No Master Criminals Here

Tongdo Temple, one of the three treasures of Korean Buddhism

The Jogye Order had arranged for a professional nurse to be present during our 23-day ordination training session. A Buddhist nun herself, she had already probably saved the life of a male postulant. He had such a terrible cough I half wondered if he wasn’t there for some spiritual benefit that might come from dying as an ordained monk. Hearing him cough as she passed by, the nurse read the riot act to the overseers and had the trainee brought to her office, where she immediately started injections of antibiotics. By the time the training was over, his cough had almost completely disappeared.

           As time went on, she became concerned that some postulants weren’t getting enough calories. With over 1,000 full bows a day, and only two moderate meals, we were certainly going through the calories. On top of this, many of the men were already quite skinny when they arrived; I would have guessed that some had less than five percent body fat. Seeing this, the nurse began to surreptitiously give out food, usually pastries, chocolate, or bars of sweet, red bean-paste.  A trip to the nurse’s office became more and more popular!  Disappointingly, whenever I went, I was always escorted by one of the overseers. The result: no food for me. For which I was soon to be grateful.

             Sunims, I’ve noticed, are not particularly good at deception!

The hall where we had lectures, and did most of our bowing (photo by Jung Yeon)

Part of me, the one that spent my last year in high school trying to buy beer, shook my head in disapproval at seeing chocolate and bean-paste wrappers just sitting on top of the toilet wastebasket. “You have to hide the evidence better than that,” I wanted to tutor the unknown snacker.   The inevitable soon happened: A postulant was walking by the front doors, in front of everyone, eating a bean-paste snack. He walked right past an overseer, who twisted around so fast that he must have sprained something.             

        Within the hour, all 150 men were lined up with their grey backpacks in front of them. The overseers started with first person, thoroughly searching all of his belongings. We didn’t know what would happen to those caught with food, but we all knew it would be serious. Expulsion was a real possibility. But for all of the postulants’ incompetence at deception, the overseers had no better understanding of the sport. As four of them focused on the first few people, nobody was looking down the lines at the other postulants. At least a dozen of them were slipping pastries and other food out of their bag and down their pants legs where the material bugled out over their leggings. Further, while the overseers diligently checked the contents of pockets, it never occurred to them to actually frisk anyone.

             Disgraceful, I thought, as I stood there, with a rumbling stomach. I couldn’t help smiling though:  I suppose it speaks well of those choosing a spiritual path that they were so unpracticed in the ways of deception.

Dawn at Tongdo Temple. The pudo with the relics of Shakyamuni Buddha (photo by Jung Yeon)

5 thoughts on “No Master Criminals Here”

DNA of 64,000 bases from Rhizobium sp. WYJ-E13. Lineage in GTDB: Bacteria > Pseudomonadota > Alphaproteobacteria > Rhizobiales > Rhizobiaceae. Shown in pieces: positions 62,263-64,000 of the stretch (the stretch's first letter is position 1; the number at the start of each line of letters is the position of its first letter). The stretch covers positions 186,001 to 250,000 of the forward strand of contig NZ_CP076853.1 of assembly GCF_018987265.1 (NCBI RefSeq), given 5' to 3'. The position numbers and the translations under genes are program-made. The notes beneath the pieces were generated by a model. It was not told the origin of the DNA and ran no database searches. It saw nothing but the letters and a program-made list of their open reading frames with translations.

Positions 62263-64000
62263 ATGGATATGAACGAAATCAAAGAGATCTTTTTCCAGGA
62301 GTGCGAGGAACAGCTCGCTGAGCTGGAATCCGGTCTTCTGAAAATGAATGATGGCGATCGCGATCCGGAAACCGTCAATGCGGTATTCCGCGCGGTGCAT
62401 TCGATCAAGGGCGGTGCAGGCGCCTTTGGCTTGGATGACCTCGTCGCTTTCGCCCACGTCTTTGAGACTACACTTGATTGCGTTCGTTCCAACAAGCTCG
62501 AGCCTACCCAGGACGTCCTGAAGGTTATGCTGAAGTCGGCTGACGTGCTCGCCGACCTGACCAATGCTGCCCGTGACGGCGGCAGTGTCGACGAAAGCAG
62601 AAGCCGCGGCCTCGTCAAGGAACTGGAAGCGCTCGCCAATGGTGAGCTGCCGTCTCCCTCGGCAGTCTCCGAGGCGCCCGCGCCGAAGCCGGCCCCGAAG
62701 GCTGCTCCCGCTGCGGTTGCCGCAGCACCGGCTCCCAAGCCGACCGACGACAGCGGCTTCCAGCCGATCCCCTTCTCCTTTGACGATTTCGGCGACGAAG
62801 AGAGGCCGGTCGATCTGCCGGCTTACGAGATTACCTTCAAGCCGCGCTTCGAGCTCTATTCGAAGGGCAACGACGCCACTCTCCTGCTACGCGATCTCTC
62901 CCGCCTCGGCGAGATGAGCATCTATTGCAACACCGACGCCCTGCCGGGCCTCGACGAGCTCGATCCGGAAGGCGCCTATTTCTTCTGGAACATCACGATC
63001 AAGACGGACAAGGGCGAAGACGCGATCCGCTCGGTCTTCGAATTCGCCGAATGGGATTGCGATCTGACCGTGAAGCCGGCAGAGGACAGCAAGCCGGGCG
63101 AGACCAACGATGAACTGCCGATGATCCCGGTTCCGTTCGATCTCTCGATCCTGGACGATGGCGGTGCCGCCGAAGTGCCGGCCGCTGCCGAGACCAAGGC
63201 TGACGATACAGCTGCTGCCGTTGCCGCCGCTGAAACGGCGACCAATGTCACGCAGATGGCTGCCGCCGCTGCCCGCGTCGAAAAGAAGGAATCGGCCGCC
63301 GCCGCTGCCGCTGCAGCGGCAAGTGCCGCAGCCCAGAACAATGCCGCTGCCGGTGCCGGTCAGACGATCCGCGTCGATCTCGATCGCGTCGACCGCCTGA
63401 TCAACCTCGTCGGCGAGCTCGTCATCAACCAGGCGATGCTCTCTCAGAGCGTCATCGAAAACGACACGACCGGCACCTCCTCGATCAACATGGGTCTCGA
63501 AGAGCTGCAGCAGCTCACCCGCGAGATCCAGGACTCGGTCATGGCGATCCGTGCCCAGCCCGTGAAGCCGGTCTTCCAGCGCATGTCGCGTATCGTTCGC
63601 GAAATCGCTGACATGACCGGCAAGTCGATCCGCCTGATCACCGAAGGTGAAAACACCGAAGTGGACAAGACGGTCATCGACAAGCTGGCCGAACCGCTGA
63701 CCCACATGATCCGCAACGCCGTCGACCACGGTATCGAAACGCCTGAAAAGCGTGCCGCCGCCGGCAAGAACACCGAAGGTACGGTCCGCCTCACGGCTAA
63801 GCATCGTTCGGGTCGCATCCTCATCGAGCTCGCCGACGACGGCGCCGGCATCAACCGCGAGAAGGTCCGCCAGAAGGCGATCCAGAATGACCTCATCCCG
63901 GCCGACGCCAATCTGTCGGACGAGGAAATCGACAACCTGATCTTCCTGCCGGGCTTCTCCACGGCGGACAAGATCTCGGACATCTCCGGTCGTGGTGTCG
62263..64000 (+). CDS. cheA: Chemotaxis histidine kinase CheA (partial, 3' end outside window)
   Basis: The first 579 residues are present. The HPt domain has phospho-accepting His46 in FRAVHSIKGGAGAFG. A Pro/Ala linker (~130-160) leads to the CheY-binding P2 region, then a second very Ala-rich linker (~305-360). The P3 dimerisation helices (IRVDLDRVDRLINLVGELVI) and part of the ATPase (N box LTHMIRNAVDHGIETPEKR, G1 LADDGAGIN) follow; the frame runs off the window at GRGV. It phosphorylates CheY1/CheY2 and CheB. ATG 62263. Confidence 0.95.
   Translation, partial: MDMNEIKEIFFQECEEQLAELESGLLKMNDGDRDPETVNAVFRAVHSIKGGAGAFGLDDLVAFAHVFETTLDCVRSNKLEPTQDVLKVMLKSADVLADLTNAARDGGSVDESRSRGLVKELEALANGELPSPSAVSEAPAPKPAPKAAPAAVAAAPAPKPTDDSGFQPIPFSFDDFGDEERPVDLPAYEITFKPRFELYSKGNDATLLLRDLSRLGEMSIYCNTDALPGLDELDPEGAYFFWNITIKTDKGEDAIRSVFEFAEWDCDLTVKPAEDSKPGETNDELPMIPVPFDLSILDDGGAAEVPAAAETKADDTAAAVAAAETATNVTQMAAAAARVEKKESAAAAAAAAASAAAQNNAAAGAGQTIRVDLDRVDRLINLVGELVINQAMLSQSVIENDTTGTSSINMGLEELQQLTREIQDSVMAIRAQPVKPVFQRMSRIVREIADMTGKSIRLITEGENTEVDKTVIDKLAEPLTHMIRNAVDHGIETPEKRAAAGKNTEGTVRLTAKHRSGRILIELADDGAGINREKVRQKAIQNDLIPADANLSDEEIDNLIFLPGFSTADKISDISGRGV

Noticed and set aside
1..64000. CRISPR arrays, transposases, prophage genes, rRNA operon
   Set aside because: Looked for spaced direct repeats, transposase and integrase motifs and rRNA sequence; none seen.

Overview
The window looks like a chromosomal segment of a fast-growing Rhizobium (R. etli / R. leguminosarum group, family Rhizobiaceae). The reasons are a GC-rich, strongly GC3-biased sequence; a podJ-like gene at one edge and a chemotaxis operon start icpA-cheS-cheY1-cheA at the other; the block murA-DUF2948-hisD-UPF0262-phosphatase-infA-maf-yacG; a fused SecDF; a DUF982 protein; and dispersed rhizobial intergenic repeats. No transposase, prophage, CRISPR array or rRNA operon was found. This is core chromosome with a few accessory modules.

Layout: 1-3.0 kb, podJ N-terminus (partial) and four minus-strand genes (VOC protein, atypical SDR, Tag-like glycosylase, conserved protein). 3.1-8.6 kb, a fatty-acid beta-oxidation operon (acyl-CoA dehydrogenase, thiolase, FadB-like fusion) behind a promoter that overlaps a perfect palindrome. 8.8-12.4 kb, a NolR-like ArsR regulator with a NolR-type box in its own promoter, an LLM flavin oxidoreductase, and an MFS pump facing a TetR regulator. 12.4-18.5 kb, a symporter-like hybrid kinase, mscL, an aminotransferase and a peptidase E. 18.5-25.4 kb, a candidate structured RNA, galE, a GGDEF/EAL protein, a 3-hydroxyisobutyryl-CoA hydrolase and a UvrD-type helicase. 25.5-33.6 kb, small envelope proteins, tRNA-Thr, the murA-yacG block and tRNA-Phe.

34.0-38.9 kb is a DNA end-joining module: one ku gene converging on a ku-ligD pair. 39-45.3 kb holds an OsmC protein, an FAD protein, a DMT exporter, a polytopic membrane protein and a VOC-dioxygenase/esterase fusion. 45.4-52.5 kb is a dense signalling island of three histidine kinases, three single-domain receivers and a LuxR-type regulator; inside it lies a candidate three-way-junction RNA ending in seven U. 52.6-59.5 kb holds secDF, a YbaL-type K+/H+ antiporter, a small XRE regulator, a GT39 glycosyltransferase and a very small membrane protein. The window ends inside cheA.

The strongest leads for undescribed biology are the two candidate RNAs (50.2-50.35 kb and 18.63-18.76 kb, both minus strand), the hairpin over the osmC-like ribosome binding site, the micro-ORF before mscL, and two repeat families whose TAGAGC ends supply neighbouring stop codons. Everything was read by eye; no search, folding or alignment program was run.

1. Dear Chong Go Sunim,

    I found this tale as delightful as talking to you, and very happily surprised you speak so casually in a public forum as in pleasant conversation over the phone or at tea.

    What year was this?



  2. why the guy with cough did not go to doctor, and why others did not send him to get help right away, is it indifference or what, most likely he had some asthma on top of infection, even reading about someone coughing badly makes me sick on my stomach, litterally, unfortunately I am too familiar with bad cough, even occasional witnessing of terrible cough makes me dread existance. I wish all suffering to disapear, especially physical one, it is my everyday wish!!! (That was also a wish of Medicine Buddha, before he became buddha). And as for eating, why torture body on purpose, I personally don’t even like eating, I do it only because I have to, so maybe some of those ones who were hiding food could’ve just felt weakness due to low levels of blood sugar. However there are sunims that should not be sunims, who only bear a name sunim and wear grey clothing, and then confuse people with their “dharma talks” and lay way of life, (just somebody I know and NO, it is nobody from Hanmaum Seon Won). I think those, who have some religious authority over others (in any religion), have more responsibilities to conduct themselves proper, otherwise they can harm people, which is very sad, because breaking (religious) trust of someone is the worse offence, I think.

  3. Hi Carl, good to see you! This was in 1993, and just a bit of a story I put up for a smile. All true though!

    Hi Tanya, the junior sunims in charge of the day-to-day stuff just didn’t have any idea of the meaning of a cough like that. Which is why the nurse gave them all a very stern talking to. Basically she chewed them up one side and down the other, so that by the time she was done, they all knew that a cough like that meant someone needed to go to the doctor. I was an EMT for four years, and I’d never heard a cough like that, and didn’t know what it meant, although it was clear in retrospect.

    Overall, things were set up pretty well. You were required to send proof of a hospitial physical beforehand, and anytime you needed to go see the nurse, you just told one of the supervisors, and they took you during a break.

  4. Laughing here. Laughing loudly.

    And remembering those dang monks who would scoop out all the tofu from the soup before the bowl made its way down the line to us lay folks!

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